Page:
Monthly Archives: June 2012

RealBasic: Robot A.I. – Part 1

The next series of articles will give a brief initiation in Robotic Artificial Intelligence. We’ll build a simulation of a robot with sensors. At first it will have no intelligence at all. But in the upcomming weeks we’ll learn it some tricks like finding the shortest path within a maze or house, handle closed passage ways and recalculate a new path to its destination. In another article we’ll learn the robot to find its location within a known map when it is dropped at an unknown location. Some exciting stuff!

But we’ll have to start at the beginning: building our robot Robby 🙂

Robby will have a couple of depth sensors (in reality these can be e.g. Kinect Depth cameras). They are placed on Robby so the robot can ‘feel’ everywhere around itself. They also have a limited range so Robby can only ‘see’ a limited distance. Robby is not a superhero, he cannot see through walls.
Robby changes to a red color when he is close to a wall, and colors green when he is at a safe distance.

Example of Robby:

You can see the robot, its sensors and a circle showing the range of the sensors.

In our first program, Robby is just like remote driven toy. We can go forward, turn left and turn right (with the cursor keys).

A framework will be build so we can later expand this program and even create other types of robots, sensors, etc…

Here is the layout of the framework:

ABSpace: This will hold our entry point to the world of robotics. It will describe the real world: what is the space Robby is walking in, where are the robots, etc…
Sensors: A simulation of sensors that can be attached to a robot. They can do measurements that the Robot A.I. can use.
Robots: A simulation of different types of robots that.
Global: Some classes we’ll need like Points, Maps, etc…

ABSpace is build like a movie with several frames. The steps we take are:

1. Initalize our space (give it a map, initialize our robot
2. Calculate a step (let all the sensors do measurements, calculate the new postition of the robot, let the Robot A.I. do it’s stuff)
3. Draw it so we’ll see the progress of our robots and what they have measured
4. Check if we’ll given some input to our robot (move, turn, etc)
5. Repeat from step 2

Here is a video to show what Robby Version 1 can do:

You can download the full source code at:

In the next part we’ll let Robby find the shortest path to a point on our map.

Happy programming!

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RealBasic: Computer Vision -> FAST Corner Detection

As promised, here is the FAST (Features from Accelerated Segment Test) implementation in RealBasic! And as you’ll notice, this is extremely fast!


AST is an acronym standing for Accelerated Segment Test. This test is a relaxed version of the SUSAN corner criterion. Instead of evaluating the circular disc only the pixels in a Bresenham circle of radius r around the candidate point are considered. If n contiguous pixels are all brighter than the nucleus by at least t or all darker than the nucleus by t, then the pixel under the nucleus is considered to be a feature. This test is reported to produce very stable features.[17] The choice of the order in which the pixels are tested is a so called Twenty Questions problem. Building short decision trees for this problem results in the most computationally efficient feature detectors available.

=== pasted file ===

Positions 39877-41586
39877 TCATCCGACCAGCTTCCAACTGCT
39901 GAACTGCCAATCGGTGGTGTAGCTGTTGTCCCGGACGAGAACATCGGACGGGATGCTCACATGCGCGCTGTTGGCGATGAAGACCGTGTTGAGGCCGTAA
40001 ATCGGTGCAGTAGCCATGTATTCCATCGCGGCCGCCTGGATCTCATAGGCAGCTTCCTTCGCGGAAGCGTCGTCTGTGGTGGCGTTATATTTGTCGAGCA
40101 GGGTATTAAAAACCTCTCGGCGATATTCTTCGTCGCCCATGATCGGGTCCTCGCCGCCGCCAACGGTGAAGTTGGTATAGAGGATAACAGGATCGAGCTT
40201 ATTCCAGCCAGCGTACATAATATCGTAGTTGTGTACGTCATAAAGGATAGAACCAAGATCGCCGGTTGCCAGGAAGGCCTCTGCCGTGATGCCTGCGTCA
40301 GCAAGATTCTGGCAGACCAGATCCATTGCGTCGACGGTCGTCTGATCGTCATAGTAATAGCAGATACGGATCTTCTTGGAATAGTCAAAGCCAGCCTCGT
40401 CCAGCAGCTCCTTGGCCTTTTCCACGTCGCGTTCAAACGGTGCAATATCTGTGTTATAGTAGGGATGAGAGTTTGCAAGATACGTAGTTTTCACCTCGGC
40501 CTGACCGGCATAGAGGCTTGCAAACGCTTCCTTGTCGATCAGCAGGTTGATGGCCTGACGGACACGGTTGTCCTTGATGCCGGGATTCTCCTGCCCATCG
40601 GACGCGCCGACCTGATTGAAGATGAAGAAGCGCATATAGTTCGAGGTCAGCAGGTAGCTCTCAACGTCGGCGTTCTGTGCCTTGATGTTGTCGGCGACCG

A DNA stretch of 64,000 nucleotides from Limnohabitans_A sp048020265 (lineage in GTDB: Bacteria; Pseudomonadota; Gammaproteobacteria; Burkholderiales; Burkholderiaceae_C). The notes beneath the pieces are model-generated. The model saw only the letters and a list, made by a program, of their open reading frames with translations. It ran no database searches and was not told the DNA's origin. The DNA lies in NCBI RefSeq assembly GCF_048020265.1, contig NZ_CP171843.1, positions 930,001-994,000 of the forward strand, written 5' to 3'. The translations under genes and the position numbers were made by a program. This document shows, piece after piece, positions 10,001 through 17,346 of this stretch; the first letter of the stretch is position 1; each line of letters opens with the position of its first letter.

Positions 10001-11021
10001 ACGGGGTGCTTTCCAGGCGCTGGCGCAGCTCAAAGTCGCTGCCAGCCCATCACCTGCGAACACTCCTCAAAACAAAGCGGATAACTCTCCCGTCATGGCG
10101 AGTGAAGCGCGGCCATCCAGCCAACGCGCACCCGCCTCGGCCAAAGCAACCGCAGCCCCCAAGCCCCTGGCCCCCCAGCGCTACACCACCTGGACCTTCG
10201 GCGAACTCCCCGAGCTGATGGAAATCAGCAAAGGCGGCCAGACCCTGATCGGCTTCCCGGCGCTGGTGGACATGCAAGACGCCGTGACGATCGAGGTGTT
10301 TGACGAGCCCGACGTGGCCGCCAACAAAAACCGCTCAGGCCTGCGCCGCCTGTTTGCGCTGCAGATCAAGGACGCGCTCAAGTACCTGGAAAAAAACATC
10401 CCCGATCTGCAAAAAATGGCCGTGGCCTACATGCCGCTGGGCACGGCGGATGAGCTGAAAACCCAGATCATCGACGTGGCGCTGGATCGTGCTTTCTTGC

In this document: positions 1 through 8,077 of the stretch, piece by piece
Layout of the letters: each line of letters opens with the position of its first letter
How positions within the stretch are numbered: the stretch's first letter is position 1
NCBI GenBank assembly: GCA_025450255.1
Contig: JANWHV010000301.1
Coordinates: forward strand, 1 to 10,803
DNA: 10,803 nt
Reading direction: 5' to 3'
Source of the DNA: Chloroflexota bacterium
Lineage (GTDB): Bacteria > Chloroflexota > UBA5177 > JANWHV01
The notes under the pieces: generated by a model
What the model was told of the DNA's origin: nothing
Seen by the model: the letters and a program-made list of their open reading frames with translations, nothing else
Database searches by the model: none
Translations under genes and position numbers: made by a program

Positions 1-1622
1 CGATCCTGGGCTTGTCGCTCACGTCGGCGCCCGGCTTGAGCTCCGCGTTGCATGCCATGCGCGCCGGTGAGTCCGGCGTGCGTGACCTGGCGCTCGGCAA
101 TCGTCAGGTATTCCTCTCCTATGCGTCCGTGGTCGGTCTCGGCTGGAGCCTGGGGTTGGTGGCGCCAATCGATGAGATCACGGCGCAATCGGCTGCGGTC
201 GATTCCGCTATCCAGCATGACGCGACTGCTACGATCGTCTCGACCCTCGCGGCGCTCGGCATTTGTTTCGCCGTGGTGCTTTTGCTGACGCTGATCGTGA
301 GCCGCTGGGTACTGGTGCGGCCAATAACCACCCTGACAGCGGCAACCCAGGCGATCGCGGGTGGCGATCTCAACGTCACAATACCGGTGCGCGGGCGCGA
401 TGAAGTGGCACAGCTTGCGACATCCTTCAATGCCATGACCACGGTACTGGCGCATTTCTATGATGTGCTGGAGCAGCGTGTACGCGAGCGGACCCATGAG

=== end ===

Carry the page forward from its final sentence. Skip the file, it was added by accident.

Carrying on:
The first corner detection algorithm based on the AST is FAST (Features from Accelerated Segment Test). Although r can in principle take any value, FAST uses only a value of 3 (corresponding to a circle of 16 pixels circumference), and tests show that the best results are achieved with n being 9. This value of n is the lowest one at which edges are not detected. The order in which pixels are tested is determined by the ID3 algorithm from a training set of images. Confusingly, the name of the detector is somewhat similar to the name of the paper describing Trajkovic and Hedley’s detector.

It is the RealBasic translation of the nonmaximal FAST-9 written by Edward Rosten
With this library you can find Corners very fast within a picture.

and it can do this under e.g. different light intensities:

Again, the RealBasic engine has a simple interface so you can focus on the fun stuff!

    dim FCD as new ABFastCornerDetector
  dim tmpXYTraining(-1) as ABXY
  dim i as integer
  dim j as integer
  dim pic as Picture
  dim tmpPic as Picture
  dim DownSample as integer
  dim build2Dim as Boolean = true
  Dim f as FolderItem
  dim ft1 as new filetype = "picture"
  ft1.Extensions = ".png;.bmp;.jpg;.jpeg"
  dim dlg as OpenDialog
  dlg = new OpenDialog
  dlg.Title = "Pick picture"
  dlg.PromptText = "Pick a picture to compare"
  if dlg.InitialDirectory = nil then
    dlg.InitialDirectory = GetFolderItem("")
  end if
  f = dlg.ShowModal
  if f <> nil then
    if f.Exists then
      pic = f.OpenAsPicture
    end if
  end if
  ' these are then numbers you can play with
  FCD.threshold_detection = 20
  FCD.threshold_scoring = 0
  DownSample = 2
  ' do the FAST detection
  tmpXYTraining = FCD.detectFASTCornerFeatures(pic,DownSample, build2Dim)
  tmpPic = NewPicture(pic.Width, pic.Height, 32)
  tmpPic.Graphics.DrawPicture pic,0,0
  tmpPic.Graphics.ForeColor = &cFF0000
  ' and draw them
  for i = 0 to UBound(tmpXYTraining)
    tmpPic.Graphics.DrawLine tmpXYTraining(i).x*DownSample - 3, tmpXYTraining(i).y*DownSample, tmpXYTraining(i).x*DownSample + 3, tmpXYTraining(i).y*DownSample
    tmpPic.Graphics.DrawLine tmpXYTraining(i).x*DownSample, tmpXYTraining(i).y*DownSample-3, tmpXYTraining(i).x*DownSample, tmpXYTraining(i).y*DownSample+3
  Canvas1.Graphics.FillRect 0,0, 640,480
  Canvas1.Graphics.DrawPicture tmpPic,0,0

You can download the FAST engine from:

Until the next post!

Click here to Donation if you like my work

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